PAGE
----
Ten years ago a chief executive officer said to me: “I just want to hire the most talented CFO in the market.” Those were the days. Now, most CEOs talk about hiring someone for the role that they, the audit chair, chair, investors and employees will all see as the most credible. The person with the most suitable background and experience. The obvious hire.
This is perfectly understandable. For the past decade the world has been an economic and political challenge. No sooner have we started to feel optimism return, something has happened to drag us back to pessimism. And one of the issues with pessimism is that it pervades our thoughts and actions in many, many aspects. Of which one is recruitment.
We need to be practical. It’s vital you have a plan.
If you know where you are headed and where your career path is intended to culminate, then you know what your end role is. You can therefore start to work out what roles you need along your career path to give yourself the experience to be at least as strong a candidate as anyone else.
Put simply – if you know you want to be an NED in the last decade of your life then you know you need to have been a Plc FD before then.
So on the basis of knowing you want to be a Plc FD, then you know you need the experience to sail through interviews with the CEO (looking for a business partner – operational FD experience), audit chair (wants someone in whose technical experience they can trust – group controller) and chair (wants someone who can control the CEO’s wilder thoughts, keep the audit chair content and knows the outside world a little – mix of ops and group experience).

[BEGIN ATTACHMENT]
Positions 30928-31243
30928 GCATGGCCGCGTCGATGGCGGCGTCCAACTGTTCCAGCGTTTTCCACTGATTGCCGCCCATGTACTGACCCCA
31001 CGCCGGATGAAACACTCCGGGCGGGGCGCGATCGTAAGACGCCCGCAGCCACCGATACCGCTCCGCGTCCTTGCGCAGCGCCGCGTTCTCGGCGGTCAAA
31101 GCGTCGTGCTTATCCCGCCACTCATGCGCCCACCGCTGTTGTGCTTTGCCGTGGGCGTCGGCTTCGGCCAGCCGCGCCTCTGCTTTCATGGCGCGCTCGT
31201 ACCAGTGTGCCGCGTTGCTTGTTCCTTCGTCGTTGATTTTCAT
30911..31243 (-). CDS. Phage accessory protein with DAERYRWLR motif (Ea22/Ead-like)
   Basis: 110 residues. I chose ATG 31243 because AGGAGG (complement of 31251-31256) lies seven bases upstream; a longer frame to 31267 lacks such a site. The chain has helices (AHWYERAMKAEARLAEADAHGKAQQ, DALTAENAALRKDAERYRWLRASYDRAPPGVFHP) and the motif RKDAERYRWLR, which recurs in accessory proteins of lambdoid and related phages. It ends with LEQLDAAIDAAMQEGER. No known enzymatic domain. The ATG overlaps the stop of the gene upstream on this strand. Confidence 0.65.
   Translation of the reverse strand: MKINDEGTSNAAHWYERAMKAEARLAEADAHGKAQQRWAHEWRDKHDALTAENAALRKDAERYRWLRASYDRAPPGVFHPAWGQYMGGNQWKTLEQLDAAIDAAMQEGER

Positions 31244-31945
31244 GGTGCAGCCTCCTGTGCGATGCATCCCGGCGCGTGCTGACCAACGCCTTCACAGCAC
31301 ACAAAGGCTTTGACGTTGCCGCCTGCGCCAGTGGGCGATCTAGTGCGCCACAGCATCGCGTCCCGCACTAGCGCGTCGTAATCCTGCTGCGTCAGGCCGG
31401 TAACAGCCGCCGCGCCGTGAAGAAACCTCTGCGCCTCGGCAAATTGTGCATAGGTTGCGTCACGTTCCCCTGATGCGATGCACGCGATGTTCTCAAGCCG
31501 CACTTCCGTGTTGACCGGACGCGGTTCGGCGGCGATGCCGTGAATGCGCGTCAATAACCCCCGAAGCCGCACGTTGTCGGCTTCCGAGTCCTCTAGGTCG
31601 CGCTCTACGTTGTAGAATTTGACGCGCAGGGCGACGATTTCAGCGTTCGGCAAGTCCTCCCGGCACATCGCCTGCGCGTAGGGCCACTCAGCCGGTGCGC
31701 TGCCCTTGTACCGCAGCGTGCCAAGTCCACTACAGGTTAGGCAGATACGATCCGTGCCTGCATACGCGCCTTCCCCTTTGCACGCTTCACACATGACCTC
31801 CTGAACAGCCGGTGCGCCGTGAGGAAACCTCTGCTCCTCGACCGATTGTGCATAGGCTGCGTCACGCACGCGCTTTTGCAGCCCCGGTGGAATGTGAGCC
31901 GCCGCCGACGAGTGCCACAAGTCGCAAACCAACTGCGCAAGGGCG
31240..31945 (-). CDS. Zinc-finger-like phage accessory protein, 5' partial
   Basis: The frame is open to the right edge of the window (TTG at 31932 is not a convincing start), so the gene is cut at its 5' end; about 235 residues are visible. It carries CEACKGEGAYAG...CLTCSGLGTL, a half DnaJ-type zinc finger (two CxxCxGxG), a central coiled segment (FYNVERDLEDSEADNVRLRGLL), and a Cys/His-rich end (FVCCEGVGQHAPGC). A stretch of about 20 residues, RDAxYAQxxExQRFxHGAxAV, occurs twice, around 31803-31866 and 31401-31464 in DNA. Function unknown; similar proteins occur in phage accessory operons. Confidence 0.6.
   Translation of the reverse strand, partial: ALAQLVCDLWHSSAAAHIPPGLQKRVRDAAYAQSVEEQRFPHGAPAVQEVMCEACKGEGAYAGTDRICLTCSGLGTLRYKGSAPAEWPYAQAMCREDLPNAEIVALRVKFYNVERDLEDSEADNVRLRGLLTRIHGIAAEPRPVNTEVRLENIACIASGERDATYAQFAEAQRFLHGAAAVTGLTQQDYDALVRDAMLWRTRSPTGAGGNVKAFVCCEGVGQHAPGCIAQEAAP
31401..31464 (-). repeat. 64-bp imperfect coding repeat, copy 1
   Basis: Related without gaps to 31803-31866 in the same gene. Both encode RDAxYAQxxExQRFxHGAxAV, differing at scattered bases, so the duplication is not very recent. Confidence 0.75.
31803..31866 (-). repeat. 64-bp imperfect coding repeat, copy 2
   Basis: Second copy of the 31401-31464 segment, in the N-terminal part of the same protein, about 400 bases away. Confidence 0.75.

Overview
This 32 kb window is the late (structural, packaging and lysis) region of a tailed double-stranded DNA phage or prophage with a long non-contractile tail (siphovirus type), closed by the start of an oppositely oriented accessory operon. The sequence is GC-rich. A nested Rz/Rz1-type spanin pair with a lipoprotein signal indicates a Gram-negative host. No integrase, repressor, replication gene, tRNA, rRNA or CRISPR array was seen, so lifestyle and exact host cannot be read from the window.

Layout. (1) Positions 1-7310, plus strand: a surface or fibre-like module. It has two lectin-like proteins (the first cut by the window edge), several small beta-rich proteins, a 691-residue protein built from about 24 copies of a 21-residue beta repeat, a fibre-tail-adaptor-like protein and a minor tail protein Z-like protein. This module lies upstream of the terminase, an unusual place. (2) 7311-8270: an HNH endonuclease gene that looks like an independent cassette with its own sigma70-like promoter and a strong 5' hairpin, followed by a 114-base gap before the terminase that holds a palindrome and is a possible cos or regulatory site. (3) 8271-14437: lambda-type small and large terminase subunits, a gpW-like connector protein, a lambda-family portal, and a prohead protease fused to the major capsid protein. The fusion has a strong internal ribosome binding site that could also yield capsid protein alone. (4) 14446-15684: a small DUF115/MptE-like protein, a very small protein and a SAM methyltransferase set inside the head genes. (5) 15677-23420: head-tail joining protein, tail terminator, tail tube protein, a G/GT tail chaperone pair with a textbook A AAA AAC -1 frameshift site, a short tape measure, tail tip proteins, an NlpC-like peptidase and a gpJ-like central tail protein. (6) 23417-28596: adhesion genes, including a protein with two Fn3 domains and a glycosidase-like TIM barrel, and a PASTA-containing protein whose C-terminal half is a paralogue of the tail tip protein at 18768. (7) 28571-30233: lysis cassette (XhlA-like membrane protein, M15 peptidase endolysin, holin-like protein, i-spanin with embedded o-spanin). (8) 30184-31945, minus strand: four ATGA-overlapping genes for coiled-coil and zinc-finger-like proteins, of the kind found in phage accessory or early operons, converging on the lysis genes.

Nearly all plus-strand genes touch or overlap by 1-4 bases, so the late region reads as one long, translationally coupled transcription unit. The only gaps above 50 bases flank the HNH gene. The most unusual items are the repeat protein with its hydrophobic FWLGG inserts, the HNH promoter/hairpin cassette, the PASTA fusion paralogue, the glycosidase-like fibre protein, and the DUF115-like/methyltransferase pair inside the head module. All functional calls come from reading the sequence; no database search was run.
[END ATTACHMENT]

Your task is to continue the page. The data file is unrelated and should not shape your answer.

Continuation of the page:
The same is true for every stage of your career.
If the market is recruiting experience not talent, then you have to make sure you have the experience. Or as much of it as possible. Which means making sure that you have thought about all that you have achieved in your career before your interview. And making sure your CV invites the questions that allow you to demonstrate your experience. And not walking out of the interview unless you are certain that you have got all of your relevant experience across. Not every interviewer will be good enough to get that out of you, so you may need to lead the conversation.
What this also means is that the internal career option can often be the best. The external market hires experience. The internal market is far more likely to take a talent risk because the internal market has your career with them as a reference point. Seeing how good you are over three, four, five or 10 years reduces the perceived risk in moving you to a role you don’t have all the experience for. And lets you be judged on talent as well as experience.